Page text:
By Lori Simmons Zelenko
PRETTY WOMAN: THE MUSICAL
The Nederlander Theatre
Julia Roberts and Richard Gere opened the ‘90s with this movie. I don’t remember how many times I saw it but probably a thousand times more than once. There was and is everything to love about this modern fairy tale with a happily-ever-after ending. Now the story of a gorgeous prostitute who’s just a small town girl at heart and an icy millionaire who’s long lost his soul is a musical. The score is by Grammy Award winner Bryan Adams. Keeping it authentic, the show sticks closely to the film’s storyline, it’s written by the screenwriter for Pretty Woman, J.F. Lawton, and Garry Marshall (the film’s late director).
The radiant Samantha Barks (Eponine in the film of Les Misérables) is Vivian Ward, the role that made Julia Roberts a superstar. The moment Barks smiles she lights up the stage with a presence that we can’t help but immediately fall in love with, though it takes Edward (Andy Karl) a little while longer to realize he’s smitten. In this #MeToo era the show is a throwback, but harsh realities never burden a good love story. Edward and Vivian are a perfect match actually, both determined to stay detached, sure love will never capture them, ready to escape without revealing their inner selves. But love does work in mysterious ways and the walls they’ve carefully built start to crumble as their emotional connection evolves. Edward is a takeover artist, ripping companies apart, mindless of the damage to the people who created them; he stays removed from himself, shielded from emotion. Vivian too has perfected the survival skill (necessary in her line of work) of standing outside of herself, keeping it all just business.
The score does have something of a ‘90s sound, and Samantha Barks makes power ballads her own quite beautifully, her spunky, fresh personality and bold, rich voice make Vivian easy to fall in love with—not only for Edward but for us all. The songs are all new, composed for the show (no recycled Bryan Adams hits here!) and serve as a graceful narrative revealing the unfolding romance.
Cracking wise, Tony Award nominee Orfeh (Legally Blond) entertains as Kit DeLuca; her swagger is appealing here as it creates a fun contrast to Vivian whose roots may be in the trailer park but whose future is at The Beverly Wilshire. Wry and wise, Eric Anderson is Mr. Thompson, the Hector Elizondo role in the film of the put-upon hotel manager who eventually falls under Vivian’s spell. He plays a dual role in the musical bringing the hope and passion of this city of dreams, a trip down Hollywood Boulevard, home to all as Happy Man, Jason Danieley (The Full Monty) as Philip Stuckey and Kingsley Leggs (Sister Act) as James Morse round out the cast with characterizations that though very much their own do hold true to the beloved film. There is such vast emotion attached to this favorite movie that it does take gumption to create a Broadway musical adaptation but no worries, the show is as fun and upbeat as the film, so you’ll leave smiling as broadly as Samantha Barks does as Vivian, discovering joy in an unexpected but exhilarating romance.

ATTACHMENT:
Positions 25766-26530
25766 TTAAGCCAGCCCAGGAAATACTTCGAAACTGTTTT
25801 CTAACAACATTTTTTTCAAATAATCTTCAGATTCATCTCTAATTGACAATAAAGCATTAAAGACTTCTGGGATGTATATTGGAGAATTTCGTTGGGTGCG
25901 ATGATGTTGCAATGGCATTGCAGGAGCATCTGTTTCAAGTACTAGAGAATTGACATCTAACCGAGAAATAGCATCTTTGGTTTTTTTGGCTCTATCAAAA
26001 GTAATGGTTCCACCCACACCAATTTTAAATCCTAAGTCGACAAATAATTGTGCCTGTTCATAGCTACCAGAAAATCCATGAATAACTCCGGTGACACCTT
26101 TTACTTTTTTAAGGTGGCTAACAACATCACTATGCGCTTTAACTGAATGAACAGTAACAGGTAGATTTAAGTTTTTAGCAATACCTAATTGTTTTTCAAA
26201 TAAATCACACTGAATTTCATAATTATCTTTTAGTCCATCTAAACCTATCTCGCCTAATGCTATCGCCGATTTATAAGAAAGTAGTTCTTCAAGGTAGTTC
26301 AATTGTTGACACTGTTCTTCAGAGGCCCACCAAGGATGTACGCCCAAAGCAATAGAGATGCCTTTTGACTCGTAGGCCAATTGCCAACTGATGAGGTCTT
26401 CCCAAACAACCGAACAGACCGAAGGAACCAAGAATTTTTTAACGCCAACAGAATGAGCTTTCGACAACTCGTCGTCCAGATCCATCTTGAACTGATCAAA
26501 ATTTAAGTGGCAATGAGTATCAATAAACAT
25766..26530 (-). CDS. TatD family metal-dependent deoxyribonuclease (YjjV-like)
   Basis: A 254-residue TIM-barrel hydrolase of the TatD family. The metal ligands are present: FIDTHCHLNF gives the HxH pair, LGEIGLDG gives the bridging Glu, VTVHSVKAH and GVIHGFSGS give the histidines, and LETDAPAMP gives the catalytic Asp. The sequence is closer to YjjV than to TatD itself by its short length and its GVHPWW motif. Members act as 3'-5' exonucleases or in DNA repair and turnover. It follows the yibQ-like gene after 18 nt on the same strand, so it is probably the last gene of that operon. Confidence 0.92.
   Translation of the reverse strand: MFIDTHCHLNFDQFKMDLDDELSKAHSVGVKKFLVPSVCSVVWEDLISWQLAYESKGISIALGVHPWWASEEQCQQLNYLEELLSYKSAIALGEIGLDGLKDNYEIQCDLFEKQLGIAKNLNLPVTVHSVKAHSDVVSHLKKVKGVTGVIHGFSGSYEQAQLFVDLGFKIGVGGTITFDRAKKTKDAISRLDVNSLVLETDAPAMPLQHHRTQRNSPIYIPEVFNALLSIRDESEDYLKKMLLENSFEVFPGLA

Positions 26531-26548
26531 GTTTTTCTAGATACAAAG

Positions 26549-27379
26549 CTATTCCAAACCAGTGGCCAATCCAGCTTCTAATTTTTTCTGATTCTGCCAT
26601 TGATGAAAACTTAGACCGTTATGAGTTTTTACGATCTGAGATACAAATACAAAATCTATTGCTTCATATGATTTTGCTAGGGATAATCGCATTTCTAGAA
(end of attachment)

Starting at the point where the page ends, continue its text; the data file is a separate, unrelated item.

Tony Award-winner Jerry Mitchell (Kinky Boots, Hedwig and The Angry Inch, Legally Blond) directs and choreographs this Cinderella story with sets by David Rockwell (Hairspray, She Loves Me) and yes, the iconic costumes including Vivian’s red dress are gorgeously brought back by Gregg Barnes (Legally Blond, Kinky Boots, Mean Girls).
HEAD OVER HEELS
The Hudson Theatre
An Elizabethan love story turned on its head, featuring the music of The Go-Go’s that is Head Over Heels. The Broadway show is paradoxical in its contrast of pop-flavored punk-edged rock tunes with a winsome fairy tale. The story is set in the kingdom of Arcadia where the “beat” is divine. But every fairy tale has a wrinkle, in this case, an oracle’s prophecy of doom is a looming threat to the “beat” driving the king and his royal family through a journey of mistaken identities, jealous lovers, secret rendezvouses and sexual awakening—where everything (and everyone) is not what it seems. Be prepared for an unpredictable ensemble shaking up the Renaissance in this comical game-changer.
The early ‘80s pop-rock sound of the Go-Go’s rules in this musical comedy with favorite tunes from the day: “We Got the Beat,” “Vacation” and “Our Lips Are Sealed,” as well as “Mad About You” and “Heaven is a Place on Earth,” two of Belinda Carlisle’s solo hits. Head Over Heels is, according to the Go-Go’s (the most successful female rock band ever) “a celebration of love in all its forms, joyful, fun and full of heart.” The songs, once upon a time, made you want to jump up and dance and so they do again in a wacky but wonderful framework of this musical fantasy.
The show’s creative team has rocked Broadway before with Hedwig and the Angry Inch, Next To Normal, American Idiot, Spring Awakening and Avenue Q, Tony Award-winning Michael Mayer directs.